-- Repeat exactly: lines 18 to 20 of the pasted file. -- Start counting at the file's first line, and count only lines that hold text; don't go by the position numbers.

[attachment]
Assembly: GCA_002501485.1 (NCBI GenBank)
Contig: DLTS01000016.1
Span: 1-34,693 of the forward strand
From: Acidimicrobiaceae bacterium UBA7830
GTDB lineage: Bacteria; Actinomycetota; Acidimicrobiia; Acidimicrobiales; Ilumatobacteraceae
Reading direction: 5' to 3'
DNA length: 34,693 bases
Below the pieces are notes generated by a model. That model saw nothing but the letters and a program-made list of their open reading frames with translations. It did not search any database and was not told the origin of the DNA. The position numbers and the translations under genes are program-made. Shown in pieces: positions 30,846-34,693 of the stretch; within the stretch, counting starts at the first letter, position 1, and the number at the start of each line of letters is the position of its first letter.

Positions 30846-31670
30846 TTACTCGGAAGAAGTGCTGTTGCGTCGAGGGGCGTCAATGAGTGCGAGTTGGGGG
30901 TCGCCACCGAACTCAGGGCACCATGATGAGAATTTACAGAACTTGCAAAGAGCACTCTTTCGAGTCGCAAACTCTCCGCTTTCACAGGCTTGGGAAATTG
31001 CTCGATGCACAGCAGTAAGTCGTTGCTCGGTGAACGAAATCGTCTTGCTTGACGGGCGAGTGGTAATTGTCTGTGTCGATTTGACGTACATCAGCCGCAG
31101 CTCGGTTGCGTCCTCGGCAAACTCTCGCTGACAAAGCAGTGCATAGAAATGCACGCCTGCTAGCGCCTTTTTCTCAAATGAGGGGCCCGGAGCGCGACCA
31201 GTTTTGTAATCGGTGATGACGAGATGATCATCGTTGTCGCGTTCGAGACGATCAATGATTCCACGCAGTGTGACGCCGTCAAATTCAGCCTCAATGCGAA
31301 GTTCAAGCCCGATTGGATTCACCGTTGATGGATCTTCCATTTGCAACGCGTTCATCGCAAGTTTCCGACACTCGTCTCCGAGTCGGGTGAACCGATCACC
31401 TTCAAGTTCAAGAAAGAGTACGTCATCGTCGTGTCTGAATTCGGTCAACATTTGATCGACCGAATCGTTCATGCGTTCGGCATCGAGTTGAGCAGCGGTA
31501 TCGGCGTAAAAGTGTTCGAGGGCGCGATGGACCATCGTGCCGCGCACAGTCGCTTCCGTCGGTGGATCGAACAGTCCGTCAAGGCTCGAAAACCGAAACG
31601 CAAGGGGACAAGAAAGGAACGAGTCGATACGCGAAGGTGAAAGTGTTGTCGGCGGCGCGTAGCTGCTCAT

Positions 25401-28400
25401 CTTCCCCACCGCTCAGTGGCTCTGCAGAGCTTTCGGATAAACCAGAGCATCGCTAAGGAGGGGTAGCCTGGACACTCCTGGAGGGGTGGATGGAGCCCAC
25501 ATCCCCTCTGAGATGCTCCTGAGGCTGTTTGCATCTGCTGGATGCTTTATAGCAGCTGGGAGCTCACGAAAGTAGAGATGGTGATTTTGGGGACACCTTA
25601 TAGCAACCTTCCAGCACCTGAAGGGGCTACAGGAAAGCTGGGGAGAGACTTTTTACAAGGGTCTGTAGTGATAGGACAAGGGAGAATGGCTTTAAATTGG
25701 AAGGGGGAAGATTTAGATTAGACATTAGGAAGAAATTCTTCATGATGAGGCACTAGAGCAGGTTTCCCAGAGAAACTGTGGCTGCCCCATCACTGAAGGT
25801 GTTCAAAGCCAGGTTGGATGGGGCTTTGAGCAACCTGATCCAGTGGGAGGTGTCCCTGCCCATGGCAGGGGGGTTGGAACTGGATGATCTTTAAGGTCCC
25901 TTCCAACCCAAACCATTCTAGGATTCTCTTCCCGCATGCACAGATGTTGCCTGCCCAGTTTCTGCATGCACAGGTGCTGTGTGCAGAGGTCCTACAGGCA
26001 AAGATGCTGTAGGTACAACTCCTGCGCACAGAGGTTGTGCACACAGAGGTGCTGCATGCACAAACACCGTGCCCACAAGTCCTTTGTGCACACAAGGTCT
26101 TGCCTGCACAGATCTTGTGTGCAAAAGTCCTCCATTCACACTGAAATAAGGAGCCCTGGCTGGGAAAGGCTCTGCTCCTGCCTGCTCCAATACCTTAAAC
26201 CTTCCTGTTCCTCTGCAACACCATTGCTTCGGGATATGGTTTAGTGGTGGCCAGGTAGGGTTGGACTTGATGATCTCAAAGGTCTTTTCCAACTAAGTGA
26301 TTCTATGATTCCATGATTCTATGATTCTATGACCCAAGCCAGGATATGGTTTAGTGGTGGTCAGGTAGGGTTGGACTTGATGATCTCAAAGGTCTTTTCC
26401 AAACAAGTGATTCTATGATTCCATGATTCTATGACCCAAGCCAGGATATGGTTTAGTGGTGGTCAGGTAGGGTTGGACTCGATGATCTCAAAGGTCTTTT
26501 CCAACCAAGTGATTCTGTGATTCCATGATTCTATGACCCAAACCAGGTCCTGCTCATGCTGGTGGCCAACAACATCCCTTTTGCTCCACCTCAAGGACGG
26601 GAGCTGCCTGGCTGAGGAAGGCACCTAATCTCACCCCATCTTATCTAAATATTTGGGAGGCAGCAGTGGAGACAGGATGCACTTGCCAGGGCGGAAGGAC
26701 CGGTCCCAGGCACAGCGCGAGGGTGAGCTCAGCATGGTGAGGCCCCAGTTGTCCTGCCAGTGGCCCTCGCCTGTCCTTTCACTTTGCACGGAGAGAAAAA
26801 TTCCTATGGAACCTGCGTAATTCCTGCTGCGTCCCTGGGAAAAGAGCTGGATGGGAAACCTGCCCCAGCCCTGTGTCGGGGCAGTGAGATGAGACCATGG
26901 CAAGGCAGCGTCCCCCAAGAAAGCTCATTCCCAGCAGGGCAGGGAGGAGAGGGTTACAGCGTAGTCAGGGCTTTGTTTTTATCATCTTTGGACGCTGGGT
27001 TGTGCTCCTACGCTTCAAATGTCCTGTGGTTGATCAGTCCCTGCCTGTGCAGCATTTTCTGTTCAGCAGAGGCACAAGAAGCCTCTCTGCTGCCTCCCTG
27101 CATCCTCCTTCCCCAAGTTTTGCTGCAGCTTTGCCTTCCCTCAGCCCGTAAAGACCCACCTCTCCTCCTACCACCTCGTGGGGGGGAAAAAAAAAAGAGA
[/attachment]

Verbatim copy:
31601 CAAGGGGACAAGAAAGGAACGAGTCGATACGCGAAGGTGAAAGTGTTGTCGGCGGCGCGTAGCTGCTCAT

Positions 25401-28400
25401 CTTCCCCACCGCTCAGTGGCTCTGCAGAGCTTTCGGATAAACCAGAGCATCGCTAAGGAGGGGTAGCCTGGACACTCCTGGAGGGGTGGATGGAGCCCAC